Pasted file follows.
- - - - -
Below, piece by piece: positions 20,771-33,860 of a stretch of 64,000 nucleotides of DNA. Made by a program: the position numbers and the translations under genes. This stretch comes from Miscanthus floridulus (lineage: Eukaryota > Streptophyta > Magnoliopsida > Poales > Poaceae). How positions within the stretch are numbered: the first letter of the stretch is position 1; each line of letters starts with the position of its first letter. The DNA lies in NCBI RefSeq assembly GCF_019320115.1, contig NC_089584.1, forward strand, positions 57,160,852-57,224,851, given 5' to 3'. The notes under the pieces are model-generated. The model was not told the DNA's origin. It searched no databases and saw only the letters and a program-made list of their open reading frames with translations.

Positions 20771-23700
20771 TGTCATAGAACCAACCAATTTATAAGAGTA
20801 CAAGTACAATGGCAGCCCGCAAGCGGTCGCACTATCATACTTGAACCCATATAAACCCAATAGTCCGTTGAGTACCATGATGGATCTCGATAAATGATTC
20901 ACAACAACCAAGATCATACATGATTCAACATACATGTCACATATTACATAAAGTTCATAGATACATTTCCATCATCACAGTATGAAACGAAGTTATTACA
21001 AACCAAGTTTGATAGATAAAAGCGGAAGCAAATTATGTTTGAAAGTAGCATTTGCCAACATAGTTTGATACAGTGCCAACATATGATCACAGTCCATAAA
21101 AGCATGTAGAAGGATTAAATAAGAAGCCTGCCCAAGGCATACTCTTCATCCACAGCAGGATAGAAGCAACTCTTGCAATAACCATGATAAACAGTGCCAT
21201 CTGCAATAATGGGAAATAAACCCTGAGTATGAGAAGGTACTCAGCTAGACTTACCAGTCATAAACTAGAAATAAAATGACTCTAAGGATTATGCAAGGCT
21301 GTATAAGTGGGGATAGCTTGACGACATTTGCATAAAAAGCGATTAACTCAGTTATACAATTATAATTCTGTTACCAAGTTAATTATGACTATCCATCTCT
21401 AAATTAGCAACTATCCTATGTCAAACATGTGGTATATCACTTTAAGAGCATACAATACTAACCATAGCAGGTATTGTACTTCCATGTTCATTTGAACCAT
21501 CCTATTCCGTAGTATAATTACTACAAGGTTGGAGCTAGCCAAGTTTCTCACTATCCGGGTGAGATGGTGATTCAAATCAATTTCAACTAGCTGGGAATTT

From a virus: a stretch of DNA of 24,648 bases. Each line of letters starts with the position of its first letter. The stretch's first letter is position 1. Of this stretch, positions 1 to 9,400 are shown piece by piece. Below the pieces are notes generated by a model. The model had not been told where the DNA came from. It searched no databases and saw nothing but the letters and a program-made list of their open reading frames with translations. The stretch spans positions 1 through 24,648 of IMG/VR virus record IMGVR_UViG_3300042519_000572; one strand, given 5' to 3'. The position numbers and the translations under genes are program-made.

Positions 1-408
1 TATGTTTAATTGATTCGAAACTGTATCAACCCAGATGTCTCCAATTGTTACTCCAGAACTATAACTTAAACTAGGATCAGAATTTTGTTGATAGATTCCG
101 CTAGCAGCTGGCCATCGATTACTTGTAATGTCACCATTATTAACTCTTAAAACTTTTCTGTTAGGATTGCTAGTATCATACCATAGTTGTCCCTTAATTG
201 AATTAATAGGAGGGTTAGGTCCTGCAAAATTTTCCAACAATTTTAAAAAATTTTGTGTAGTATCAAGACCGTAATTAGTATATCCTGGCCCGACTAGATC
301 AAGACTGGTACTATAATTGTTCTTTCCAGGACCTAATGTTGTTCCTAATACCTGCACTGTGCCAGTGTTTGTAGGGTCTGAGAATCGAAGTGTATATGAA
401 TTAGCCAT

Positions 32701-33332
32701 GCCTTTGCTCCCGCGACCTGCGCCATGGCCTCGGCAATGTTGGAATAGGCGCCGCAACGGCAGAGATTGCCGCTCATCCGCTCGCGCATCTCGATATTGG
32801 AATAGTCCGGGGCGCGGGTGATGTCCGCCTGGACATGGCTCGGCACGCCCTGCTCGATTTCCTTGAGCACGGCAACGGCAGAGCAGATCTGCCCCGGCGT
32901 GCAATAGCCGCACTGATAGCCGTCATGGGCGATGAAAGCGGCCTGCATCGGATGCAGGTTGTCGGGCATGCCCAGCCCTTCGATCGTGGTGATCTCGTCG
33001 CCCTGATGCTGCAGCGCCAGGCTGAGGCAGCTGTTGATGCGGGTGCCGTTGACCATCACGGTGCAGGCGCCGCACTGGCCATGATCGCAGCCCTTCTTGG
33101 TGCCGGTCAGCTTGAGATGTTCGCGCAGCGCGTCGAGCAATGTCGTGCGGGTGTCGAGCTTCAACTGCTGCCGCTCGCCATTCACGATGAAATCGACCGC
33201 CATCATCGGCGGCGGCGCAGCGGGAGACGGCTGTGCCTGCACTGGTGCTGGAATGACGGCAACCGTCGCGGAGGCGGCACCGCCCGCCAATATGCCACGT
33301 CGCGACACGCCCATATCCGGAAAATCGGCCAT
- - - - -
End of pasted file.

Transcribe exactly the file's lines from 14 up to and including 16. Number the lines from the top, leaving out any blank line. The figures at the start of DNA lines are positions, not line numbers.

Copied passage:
1 TATGTTTAATTGATTCGAAACTGTATCAACCCAGATGTCTCCAATTGTTACTCCAGAACTATAACTTAAACTAGGATCAGAATTTTGTTGATAGATTCCG
101 CTAGCAGCTGGCCATCGATTACTTGTAATGTCACCATTATTAACTCTTAAAACTTTTCTGTTAGGATTGCTAGTATCATACCATAGTTGTCCCTTAATTG
201 AATTAATAGGAGGGTTAGGTCCTGCAAAATTTTCCAACAATTTTAAAAAATTTTGTGTAGTATCAAGACCGTAATTAGTATATCCTGGCCCGACTAGATC